dCS Verdi SACD transport, Purcell D/D converter, Elgar Plus D/A converter John Atkinson, March 2005

The Elgar & Verdi revisited

Before I set up the dCS Verona that I reviewed in March 2005 in my system, I spend some time refamiliarizing myself with the two-channel Verdi–Purcell–Elgar Plus combination, driving the Mark Levinson No.33H monoblocks directly via 10' lengths of Madrigal CZ-Gel balanced interconnect. (The Elgar's remote-controllable volume and selectable maximum output level facilitates this mode of operation.) To play SACDs, the Verdi fed the Elgar via a FireWire link; the Purcell was hooked up to the Verdi's AES/EBU data output and sent the upsampled DSD-formatted data to the Elgar, again via FireWire. The Elgar acted as the clock master, and, usefully, automatically recognized when a CD was being played via the Purcell or an SACD was being played on the Verdi, switching its inputs appropriately.

"Truthful, analytical delivery and [a] lack of tacked-on warmth," wrote Michael Fremer in his April 2003 review of the dCS system. More important, I found, there was a complete absence of the fatiguing high frequencies that are so common with CD playback. This was as true with modern, state-of-the-recording-art, all-DSD recordings such as Tierney Sutton's Something Cool (SACD, Telarc SACD-63548) as it was with classic recordings derived from analog master tapes—Dave Brubeck's Time Out, for example (SACD, Columbia/Legacy 7464-65122-6).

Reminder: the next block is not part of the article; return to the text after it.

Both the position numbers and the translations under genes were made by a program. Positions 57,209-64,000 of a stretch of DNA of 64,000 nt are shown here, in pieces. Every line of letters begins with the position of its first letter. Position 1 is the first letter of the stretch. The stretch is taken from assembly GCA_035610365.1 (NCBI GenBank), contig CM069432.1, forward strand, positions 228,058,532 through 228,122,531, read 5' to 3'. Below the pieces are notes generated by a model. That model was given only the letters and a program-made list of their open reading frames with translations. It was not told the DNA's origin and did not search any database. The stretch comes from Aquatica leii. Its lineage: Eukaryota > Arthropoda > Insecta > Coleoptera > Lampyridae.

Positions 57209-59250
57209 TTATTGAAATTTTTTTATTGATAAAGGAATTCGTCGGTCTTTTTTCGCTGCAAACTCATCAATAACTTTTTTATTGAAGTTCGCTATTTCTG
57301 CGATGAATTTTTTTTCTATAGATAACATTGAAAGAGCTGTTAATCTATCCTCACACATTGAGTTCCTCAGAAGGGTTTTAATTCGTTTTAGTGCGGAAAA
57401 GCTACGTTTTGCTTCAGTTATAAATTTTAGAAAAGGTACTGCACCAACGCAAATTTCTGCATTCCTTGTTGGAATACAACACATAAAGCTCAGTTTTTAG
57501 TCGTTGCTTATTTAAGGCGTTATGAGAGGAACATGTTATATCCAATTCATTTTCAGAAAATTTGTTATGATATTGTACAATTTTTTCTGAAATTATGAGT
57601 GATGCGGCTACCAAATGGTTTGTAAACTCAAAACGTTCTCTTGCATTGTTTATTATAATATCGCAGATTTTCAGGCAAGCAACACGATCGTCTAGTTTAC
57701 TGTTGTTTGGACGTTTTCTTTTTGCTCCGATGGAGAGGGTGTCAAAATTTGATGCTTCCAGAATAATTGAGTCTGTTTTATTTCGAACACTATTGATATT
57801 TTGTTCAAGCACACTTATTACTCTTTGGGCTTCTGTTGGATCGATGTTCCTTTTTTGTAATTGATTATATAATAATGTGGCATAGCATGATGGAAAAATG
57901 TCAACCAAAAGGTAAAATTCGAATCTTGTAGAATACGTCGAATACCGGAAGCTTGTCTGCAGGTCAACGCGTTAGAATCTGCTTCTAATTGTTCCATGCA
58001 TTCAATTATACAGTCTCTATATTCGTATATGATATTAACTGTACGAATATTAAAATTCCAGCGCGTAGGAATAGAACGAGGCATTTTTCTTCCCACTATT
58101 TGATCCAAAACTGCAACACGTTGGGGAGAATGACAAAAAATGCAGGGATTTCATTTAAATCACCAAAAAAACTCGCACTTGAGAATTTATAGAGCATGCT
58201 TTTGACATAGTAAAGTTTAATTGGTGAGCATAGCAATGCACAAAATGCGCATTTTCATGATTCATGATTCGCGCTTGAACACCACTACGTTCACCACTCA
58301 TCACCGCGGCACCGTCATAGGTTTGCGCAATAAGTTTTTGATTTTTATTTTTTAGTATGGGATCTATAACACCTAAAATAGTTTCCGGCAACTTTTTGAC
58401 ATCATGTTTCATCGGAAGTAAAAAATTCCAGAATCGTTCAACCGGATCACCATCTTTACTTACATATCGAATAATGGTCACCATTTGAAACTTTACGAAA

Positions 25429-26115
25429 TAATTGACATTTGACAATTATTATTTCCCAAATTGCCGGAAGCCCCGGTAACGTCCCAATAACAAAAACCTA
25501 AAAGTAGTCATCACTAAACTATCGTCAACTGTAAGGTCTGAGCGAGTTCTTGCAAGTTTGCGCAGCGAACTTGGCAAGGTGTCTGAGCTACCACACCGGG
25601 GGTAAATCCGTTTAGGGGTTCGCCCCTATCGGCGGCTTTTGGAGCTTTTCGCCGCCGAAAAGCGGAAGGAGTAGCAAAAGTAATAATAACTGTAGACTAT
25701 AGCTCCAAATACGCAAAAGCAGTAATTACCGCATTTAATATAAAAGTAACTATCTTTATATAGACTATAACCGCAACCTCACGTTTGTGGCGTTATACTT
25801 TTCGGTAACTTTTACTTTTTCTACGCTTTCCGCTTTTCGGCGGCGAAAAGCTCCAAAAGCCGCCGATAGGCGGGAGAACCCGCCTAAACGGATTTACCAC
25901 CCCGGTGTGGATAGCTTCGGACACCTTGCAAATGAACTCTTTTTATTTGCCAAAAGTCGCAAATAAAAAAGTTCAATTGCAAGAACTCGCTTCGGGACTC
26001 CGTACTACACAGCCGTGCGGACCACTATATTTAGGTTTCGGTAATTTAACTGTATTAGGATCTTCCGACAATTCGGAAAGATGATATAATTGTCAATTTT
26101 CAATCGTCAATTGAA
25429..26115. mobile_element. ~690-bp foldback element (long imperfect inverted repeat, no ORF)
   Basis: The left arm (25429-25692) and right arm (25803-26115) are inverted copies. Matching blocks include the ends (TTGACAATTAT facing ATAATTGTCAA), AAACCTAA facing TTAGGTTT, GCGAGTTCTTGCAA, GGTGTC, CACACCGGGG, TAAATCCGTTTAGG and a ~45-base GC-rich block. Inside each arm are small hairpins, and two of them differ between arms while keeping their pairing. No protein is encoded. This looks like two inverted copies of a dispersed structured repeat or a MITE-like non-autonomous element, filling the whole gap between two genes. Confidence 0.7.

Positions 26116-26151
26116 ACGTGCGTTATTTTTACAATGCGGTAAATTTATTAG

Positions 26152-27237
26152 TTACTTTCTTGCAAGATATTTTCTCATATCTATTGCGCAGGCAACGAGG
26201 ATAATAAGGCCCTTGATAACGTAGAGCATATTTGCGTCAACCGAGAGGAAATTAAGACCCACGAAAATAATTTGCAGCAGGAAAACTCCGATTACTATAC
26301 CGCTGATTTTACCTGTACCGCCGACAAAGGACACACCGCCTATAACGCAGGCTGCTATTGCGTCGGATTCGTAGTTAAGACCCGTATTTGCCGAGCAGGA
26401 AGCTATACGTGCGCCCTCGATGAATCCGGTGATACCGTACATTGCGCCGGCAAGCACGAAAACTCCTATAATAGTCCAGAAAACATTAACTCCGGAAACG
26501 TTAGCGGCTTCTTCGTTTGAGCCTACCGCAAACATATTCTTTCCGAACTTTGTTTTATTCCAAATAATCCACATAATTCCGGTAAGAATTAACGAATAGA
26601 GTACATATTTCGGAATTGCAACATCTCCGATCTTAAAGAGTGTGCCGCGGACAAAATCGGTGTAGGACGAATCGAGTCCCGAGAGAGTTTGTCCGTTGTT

As well as the overall ease to the sound, I could hear into the soundstage to an extraordinary degree. The disposition of the musicians on K622, Antony Michaelson's reading of Mozart's Clarinet Concerto, which I produced last year (SACD, Musical Fidelity MFSACD017, available from this website), sounded vividly realistic, everyone unambiguously in position, but without recorded detail being thrust forward at me.

That isn't to say the dCS stack smoothed over details. Such incidentals as the wayward intonation of Eugene Wright's double bass on "Pick Up Sticks" from Time Out, or Paul Desmond's clams on alto sax on "Take Five" and "Blue Rondo a la Turk" were distressingly obvious to a degree I hadn't experienced before. (It puzzles me why no one involved with the production of this 45-year-old classic was ever bothered enough by these problems to ask for another take.)

Even without the Verona, I quickly became very comfortable with the dCS's sound. I'd almost say it was the best digital source I have had in my home, though the memories of a weekend I spent in June 2004 with EMM Labs' SACD transport and DAC6 suggest that it isn't alone at the top of the digital hill. But with respect to the mighty duo of the Mark Levinson No.31.5 and No.30.6, which together have been my reference for CD playback for going on a decade, they were just pushed to one side by SACD played on the dCS combo, even when both went through a conventional preamplifier.—John Atkinson

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